An IrishCentral.com poll of 1,368 Irish Americans under 45 reveals some startling facts - some good, some bad. The poll was taken mid-September by Amarach Research, Ireland’s top polling company.
The bad news is that 64 percent of young people no longer join Irish organizations. It’s becoming a quaint idea with social media so prominent.
There is something major to learn here. Irish organizations need to focus on their websites and especially Facebook as the most important methods they can utilize to attract new members.
The Irish government in particular, with no new emigration, now has access to a massive database of Irish that they must seek to tap into.
Time was it was near impossible to interact with, say, a 40-year-old farmer in Kansas interested in his Irish roots. The gift of the internet has changed all that.
It is not enough to hold a dance or a golf outing once a year anymore. There has to be a persistent effort to attract younger people through event notification, history, heritage, music, travel, etc. Standing still is simply not an option.
The two organizations most popular are the GAA, which has an excellent on the ground operation, and the AOH, still the main port of call for the older Irish.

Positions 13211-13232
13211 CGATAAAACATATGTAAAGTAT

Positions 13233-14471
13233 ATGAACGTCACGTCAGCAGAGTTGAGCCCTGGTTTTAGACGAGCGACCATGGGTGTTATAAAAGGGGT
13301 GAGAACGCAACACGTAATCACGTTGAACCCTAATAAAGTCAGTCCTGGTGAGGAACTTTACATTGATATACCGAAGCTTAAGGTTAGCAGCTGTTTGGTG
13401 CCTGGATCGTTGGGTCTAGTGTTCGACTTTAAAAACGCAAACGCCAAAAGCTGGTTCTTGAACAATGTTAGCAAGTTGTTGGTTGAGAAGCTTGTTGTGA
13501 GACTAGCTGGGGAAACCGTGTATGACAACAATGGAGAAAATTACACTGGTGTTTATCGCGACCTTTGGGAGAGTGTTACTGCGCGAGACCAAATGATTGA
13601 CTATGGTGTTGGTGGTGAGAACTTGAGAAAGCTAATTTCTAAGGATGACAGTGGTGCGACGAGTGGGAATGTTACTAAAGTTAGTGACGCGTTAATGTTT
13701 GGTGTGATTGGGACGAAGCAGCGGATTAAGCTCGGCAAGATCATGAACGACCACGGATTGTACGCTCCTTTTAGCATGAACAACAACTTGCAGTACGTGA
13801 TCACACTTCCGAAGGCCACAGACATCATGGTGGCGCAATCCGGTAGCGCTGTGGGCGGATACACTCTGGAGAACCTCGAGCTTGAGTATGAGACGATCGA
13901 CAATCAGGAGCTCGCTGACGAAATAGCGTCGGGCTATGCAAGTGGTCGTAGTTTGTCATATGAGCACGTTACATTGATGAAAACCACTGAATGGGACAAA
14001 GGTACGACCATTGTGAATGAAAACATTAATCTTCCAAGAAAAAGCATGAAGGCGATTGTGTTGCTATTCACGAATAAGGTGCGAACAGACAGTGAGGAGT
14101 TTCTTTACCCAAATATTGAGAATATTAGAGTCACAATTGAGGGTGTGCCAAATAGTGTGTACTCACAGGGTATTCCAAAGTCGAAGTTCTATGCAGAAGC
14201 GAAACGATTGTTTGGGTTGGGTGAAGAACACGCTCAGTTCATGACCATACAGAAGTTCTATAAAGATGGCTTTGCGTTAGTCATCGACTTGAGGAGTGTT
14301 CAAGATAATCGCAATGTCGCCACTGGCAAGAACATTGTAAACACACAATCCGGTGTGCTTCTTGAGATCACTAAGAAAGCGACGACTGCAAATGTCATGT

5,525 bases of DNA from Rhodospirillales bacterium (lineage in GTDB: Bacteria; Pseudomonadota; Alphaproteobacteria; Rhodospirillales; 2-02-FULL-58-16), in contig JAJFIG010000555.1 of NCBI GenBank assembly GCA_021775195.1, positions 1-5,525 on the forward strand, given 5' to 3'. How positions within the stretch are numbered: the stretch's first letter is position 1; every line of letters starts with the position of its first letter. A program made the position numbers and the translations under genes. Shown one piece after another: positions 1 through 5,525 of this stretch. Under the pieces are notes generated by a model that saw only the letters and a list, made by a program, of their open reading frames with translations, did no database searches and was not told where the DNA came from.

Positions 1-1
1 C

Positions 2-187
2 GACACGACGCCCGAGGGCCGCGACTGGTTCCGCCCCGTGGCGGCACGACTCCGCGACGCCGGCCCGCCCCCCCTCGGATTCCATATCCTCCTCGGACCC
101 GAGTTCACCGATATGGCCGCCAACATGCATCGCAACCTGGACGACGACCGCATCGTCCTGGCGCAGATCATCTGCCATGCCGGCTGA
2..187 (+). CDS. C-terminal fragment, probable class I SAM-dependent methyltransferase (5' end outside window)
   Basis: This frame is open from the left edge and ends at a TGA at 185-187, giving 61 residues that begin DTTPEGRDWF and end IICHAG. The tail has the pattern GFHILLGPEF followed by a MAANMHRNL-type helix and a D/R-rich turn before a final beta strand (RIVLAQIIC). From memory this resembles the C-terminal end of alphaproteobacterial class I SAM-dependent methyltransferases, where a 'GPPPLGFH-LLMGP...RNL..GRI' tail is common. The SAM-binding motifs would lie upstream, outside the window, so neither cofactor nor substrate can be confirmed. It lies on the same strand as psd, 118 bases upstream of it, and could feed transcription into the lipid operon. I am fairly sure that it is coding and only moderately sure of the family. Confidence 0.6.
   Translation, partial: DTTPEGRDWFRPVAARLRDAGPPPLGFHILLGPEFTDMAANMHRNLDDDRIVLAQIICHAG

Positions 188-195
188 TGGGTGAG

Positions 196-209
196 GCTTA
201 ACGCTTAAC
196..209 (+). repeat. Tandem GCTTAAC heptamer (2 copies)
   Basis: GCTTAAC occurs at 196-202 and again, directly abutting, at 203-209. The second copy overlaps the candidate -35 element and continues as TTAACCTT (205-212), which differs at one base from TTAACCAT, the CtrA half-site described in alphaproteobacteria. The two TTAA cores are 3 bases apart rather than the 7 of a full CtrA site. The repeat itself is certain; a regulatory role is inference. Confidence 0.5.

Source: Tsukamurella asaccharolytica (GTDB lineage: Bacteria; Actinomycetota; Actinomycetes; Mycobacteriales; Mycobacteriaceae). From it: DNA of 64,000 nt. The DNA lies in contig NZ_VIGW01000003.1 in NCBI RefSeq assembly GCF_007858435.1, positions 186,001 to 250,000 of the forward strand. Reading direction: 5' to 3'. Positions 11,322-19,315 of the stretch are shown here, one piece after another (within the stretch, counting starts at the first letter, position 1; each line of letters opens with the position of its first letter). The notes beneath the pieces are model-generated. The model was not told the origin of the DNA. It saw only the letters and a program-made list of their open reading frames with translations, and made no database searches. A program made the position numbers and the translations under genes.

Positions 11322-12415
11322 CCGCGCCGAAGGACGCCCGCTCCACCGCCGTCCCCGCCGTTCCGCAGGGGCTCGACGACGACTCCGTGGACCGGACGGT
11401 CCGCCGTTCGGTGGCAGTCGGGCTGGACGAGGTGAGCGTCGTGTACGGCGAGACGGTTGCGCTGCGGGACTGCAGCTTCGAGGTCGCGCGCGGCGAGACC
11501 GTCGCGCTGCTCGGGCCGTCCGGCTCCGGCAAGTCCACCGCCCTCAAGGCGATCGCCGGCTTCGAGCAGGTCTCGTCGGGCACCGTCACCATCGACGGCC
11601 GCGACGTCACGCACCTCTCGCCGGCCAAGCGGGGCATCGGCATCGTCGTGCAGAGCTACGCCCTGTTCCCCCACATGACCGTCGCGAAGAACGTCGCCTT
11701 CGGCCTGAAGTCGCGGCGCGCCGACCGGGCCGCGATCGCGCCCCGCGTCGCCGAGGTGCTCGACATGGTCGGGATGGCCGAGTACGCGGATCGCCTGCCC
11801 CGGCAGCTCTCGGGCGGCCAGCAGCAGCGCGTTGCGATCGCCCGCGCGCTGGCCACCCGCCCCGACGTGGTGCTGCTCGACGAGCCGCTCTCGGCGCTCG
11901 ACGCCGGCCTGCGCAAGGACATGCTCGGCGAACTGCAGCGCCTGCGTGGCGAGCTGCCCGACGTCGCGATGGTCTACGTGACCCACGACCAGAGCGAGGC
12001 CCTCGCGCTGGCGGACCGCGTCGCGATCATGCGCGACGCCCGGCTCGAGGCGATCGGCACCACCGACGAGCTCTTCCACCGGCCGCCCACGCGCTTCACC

It is interesting and hopeful for the AOH that despite the under 45 restrictions of the survey, there are obviously many young people interested in what the organization has to offer.
It cannot be stressed enough that the Irish American community is firmly online. It’s where 85 percent of younger Irish go to find out about heritage, browse news and gather information.
An incredible 98 percent of those who go online to interact with heritage do so through their preferred medium which is Facebook.
On the one hand, Irish heritage is more available than ever on the web, but on the other, it seems the days of many organizations are numbered if they cannot adapt.
Another very interesting fact uncovered by the survey is that 37 percent of those under 45 have never been to Ireland.
That is an astounding number given the widespread marketing belief that the Irish will go to Ireland without any direct marketing effort. Clearly, they actually need to be convinced to do so. Another statistic that 50 percent who go have not been in five years tells its own story about the need to outreach.
There is also a deep interest in ancestry and family history. Twenty-five percent of those polled had taken an ancestry test, an amazing figure given the young demographic.
On a lighter note, some things in Irish America very much stay the same. The Quiet Man is still the favorite movie (P.S. I Love You is number 2). Also unchanged is the most popular Irish person for the millennial generation who is Bono.
Very interestingly, the word most people said which meant Ireland to them was “community.”
The choice shows that the Irish still offer that vital human contact in a world where global conglomerates, both in governance and business, completely dwarf the individual.